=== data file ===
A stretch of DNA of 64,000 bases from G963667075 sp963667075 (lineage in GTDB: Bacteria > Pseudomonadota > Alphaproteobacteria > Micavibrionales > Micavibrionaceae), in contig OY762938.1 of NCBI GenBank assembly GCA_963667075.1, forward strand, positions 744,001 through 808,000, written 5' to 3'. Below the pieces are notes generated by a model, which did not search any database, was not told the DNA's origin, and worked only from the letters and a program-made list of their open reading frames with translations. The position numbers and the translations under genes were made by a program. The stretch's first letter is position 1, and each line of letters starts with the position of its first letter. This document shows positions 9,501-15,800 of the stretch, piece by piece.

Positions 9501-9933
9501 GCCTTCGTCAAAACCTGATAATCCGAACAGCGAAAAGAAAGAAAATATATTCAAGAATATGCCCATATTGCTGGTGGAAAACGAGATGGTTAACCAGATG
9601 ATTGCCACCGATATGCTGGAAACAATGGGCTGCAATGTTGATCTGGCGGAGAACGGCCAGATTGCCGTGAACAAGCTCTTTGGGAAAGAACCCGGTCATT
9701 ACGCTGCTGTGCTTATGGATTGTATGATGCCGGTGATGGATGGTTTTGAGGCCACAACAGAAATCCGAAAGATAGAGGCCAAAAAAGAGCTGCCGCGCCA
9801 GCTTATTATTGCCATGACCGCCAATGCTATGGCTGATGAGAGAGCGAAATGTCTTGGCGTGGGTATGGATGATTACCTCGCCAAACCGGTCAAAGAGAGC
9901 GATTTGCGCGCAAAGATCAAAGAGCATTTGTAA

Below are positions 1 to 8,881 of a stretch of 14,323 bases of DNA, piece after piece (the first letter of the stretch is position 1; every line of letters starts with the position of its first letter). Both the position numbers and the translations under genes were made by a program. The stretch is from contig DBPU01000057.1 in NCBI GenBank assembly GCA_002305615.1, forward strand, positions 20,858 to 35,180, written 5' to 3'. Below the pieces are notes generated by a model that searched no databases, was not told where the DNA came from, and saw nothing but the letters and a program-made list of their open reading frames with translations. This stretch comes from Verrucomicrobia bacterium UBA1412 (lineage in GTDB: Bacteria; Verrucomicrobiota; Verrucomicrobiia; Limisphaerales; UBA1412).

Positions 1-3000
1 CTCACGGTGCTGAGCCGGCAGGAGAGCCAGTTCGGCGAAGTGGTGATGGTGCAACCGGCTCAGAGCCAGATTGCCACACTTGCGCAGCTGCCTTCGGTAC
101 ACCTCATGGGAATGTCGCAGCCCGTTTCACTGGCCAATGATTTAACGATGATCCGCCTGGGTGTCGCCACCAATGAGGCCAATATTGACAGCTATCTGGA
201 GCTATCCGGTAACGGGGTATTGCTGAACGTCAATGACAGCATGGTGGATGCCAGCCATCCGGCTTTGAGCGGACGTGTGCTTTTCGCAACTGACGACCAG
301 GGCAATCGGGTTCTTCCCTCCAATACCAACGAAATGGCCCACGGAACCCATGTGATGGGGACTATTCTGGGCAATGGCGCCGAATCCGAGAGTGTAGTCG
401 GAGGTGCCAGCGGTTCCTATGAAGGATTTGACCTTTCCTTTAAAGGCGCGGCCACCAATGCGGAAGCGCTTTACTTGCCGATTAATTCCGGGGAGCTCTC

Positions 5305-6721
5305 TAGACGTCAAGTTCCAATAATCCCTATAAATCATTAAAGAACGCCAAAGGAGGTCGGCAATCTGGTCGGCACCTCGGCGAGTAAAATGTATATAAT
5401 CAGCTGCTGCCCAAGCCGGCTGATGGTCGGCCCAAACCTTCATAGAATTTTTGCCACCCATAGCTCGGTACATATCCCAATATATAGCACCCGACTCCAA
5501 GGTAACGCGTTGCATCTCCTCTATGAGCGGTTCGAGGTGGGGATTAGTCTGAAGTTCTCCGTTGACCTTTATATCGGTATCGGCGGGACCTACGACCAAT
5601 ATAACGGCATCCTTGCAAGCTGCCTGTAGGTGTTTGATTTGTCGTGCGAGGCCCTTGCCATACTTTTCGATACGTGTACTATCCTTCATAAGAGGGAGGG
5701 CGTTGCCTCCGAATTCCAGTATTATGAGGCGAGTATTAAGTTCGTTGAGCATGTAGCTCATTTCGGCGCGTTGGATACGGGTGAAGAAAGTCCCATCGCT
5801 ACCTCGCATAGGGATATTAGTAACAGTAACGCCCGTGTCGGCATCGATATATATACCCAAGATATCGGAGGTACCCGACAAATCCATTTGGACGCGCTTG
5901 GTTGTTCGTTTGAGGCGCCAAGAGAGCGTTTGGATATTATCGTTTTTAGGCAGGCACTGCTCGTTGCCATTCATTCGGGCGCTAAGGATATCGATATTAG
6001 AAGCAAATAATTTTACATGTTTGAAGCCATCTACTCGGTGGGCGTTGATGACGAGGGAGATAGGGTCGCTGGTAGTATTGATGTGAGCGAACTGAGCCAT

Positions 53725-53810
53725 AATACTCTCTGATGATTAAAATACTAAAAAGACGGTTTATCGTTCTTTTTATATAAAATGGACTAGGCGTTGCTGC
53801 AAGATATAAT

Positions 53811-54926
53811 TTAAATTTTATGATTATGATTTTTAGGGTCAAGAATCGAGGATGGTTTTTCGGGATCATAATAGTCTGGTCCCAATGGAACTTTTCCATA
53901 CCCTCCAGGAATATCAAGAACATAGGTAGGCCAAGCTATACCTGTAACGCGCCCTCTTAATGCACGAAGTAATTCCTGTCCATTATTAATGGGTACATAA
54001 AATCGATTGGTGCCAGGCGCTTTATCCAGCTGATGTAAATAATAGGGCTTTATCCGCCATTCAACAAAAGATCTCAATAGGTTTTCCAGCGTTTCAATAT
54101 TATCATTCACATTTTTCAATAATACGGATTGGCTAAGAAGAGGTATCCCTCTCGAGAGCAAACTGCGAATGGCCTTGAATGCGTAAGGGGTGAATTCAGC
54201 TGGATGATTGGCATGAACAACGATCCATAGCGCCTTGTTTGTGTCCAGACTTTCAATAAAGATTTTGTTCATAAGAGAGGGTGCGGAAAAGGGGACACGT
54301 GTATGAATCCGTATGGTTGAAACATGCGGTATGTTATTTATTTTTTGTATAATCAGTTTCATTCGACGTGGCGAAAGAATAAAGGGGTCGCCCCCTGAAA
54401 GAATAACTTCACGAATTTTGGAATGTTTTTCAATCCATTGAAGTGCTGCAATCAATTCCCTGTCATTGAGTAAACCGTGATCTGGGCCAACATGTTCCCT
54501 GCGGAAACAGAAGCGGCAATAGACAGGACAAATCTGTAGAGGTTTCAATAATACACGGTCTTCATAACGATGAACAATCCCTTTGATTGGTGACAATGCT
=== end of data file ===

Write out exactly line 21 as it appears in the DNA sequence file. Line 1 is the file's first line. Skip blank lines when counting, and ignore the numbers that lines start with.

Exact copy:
5801 ACCTCGCATAGGGATATTAGTAACAGTAACGCCCGTGTCGGCATCGATATATATACCCAAGATATCGGAGGTACCCGACAAATCCATTTGGACGCGCTTG